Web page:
New Delhi: Oil minister Murli Deora today said his ministry is not in favour of raising diesel and domestic LPG prices as a response to the spurt in global crude oil prices, as the move will add to already high inflation rate, reports PTI.
"We are trying to see that we do not have to increase prices," he told reporters here.
Last week a meeting of the Empowered Group of Ministers (EGoM) headed by finance minister Pranab Mukherjee was indefinitely postponed on Mr Deora's insistence of not raising fuel prices just now.
"I don't think the EGoM should meet just now to decide on raising prices," Mr Deora said today.
Others in the government have favoured raising fuel prices as a response to hardening of international crude oil rates to over $90 per barrel while Mr Deora has preferred government subsidies to lessen burden on the common man.
Diesel has a weightage of 4.67% in inflation, while LPG contributes 0.91%. A hike now would further accelerate inflation, which is currently at 7.48%.
Mr Deora wants the government to make up for at least half of the Rs72,812 crore revenue loss state-owned oil firms are likely to incur this fiscal on selling diesel, LPG and kerosene below cost.
The EGoM was originally scheduled to meet on 22nd December but was deferred to 30th December. The meeting was at the last moment deferred without a new date being given.
The panel was to meet to consider at least a Rs2 per litre hike in diesel price and Rs30-Rs40 per cylinder raise in LPG rates.
Mr Deora said the government would do everything possible to protect balance sheets of state-owned oil firms and insulate the common man from vagaries of international market.
"In 2008, when crude oil shot up to $147 per barrel, we insulated the common man and provided for Rs1,03,000 crore from the budget to subsidise fuel," he said.
The under-recovery (or the revenue oil companies lose) on diesel today stands at Rs6.99 per litre, sources said.
Besides diesel, the oil firms lose Rs19.60 per litre on PDS kerosene sales and Rs366.28 per 14.2-kg LPG cylinder.
The oil firms had last month raised petrol price by Rs2.94-2.96 a litre but the hike was short of Rs3.5 a litre desired increase to make retail prices at import parity.
The government had in June 2010 freed petrol prices, but the state firms, which control 98% of the retail market, continue to informally consult the oil ministry before revising prices.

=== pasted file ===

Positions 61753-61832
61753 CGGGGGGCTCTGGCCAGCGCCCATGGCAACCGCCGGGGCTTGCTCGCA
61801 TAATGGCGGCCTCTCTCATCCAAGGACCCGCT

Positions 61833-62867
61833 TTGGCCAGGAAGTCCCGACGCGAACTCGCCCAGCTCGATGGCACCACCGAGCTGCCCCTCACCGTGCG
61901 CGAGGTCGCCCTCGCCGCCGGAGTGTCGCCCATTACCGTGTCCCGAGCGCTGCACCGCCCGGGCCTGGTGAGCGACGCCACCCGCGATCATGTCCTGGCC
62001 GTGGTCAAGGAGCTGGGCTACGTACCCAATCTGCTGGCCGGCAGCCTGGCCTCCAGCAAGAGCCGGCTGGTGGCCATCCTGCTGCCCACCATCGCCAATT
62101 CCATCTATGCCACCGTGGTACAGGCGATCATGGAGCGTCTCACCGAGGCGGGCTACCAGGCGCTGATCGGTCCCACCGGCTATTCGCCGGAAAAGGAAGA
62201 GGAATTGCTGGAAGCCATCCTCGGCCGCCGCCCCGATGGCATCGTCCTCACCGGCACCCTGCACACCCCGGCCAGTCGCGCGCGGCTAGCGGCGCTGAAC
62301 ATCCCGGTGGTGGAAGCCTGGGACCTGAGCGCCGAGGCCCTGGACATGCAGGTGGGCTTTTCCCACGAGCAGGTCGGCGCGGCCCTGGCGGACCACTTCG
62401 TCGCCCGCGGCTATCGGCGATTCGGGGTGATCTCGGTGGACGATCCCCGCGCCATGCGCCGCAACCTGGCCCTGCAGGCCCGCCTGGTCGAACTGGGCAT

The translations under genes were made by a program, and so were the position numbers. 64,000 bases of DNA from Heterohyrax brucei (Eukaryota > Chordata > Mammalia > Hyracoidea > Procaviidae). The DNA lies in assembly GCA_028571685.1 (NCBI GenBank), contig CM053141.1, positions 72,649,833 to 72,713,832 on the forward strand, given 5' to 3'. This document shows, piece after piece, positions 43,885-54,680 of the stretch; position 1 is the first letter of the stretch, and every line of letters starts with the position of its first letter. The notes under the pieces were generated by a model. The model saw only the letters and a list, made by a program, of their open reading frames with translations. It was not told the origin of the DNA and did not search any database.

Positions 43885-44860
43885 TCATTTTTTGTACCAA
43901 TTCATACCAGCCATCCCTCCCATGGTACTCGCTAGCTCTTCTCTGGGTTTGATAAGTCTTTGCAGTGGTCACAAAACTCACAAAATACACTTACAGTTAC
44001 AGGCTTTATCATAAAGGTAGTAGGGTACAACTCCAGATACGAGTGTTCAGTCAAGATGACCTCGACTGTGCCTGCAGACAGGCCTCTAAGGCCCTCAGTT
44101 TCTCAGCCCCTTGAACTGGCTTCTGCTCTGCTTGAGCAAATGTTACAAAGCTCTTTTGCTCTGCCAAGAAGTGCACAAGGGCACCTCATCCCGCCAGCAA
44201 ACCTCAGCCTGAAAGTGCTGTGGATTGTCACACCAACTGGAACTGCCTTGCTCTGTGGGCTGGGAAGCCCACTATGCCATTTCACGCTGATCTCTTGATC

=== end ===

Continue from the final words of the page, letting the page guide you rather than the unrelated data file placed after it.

Dubai: Iran's oil exports to long-time trading partner India had continued despite a dispute over the method of payment, reports PTI quoting a top Iranian official.
According to a Tehran Times report, Ahmad Qalebani, the head of state National Iranian Oil Company (NIOC) said the two countries were determined to carry on co-operating despite problems in agreeing to a new payment method after India said last week it would no longer use a regional clearing house system which had been criticized for being opaque.
"The economic co-operation between Iran and India in this (oil trade) connection is still continuing," Mr Qalebani said.
Mr Qalebani, however, made no reference to any new arrangement between the two countries, which implied the issue remained unresolved.
Iran's deputy oil minister Ahmad Khaledi had earlier said that the dispute with India had been settled by changing the currency for trading.
"By changing the currency for oil transactions between Iran and India the problem was solved," he was quoted as saying.
Meanwhile, the local unit of ratings agency Moody's has said the India-Iran oil payments row could hit Mangalore Refinery and Petrochemicals' (MRPL) profitability if the dispute continues beyond a month, ICRA, said on Monday.
"If the issue remains unresolved beyond a month, MRPL's refining throughput could be impacted as it tries to find alternative sources to replace crude oil imported from Iran under term contracts," ICRA said.
The brokerage says India premium valuations will come under pressure as global investors veer towards ‘cheaper, commodity-geared markets”. Its best bets are plays on inflation, high growth and high free cash, like BHEL, Dr Reddy’s, Hindalco, IDFC and M&M
CLSA, one of the region's largest and most highly-rated independent brokerages, says India faces headwinds from renewed rising inflation on stronger global commodity prices and domestic factors like rate hikes, tighter liquidity and a rising current account deficit largely on account of higher oil prices, which is why a bottom-up approach would work better than the top-down this year. The brokerage has set a December 2011 Sensex target of 22,500. At that level, the market is expected to trade at about 16 times, and this it believes is reasonable, given a 19% Sensex EPS growth in FY12 after a 31% growth in FY11.
With the Sensex price-to-earnings ratio at 17% above its 10-year historical average, CLSA expects a de-rating in India's premium valuation multiples. Most of the upgrades, this year, will come in the commodity sectors. It is likely that we will see a correction in this quarter with global investors veering towards "cheaper, commodity-geared markets" and because of a "bunching in government divestment-related equity issuances," it says in a report to clients.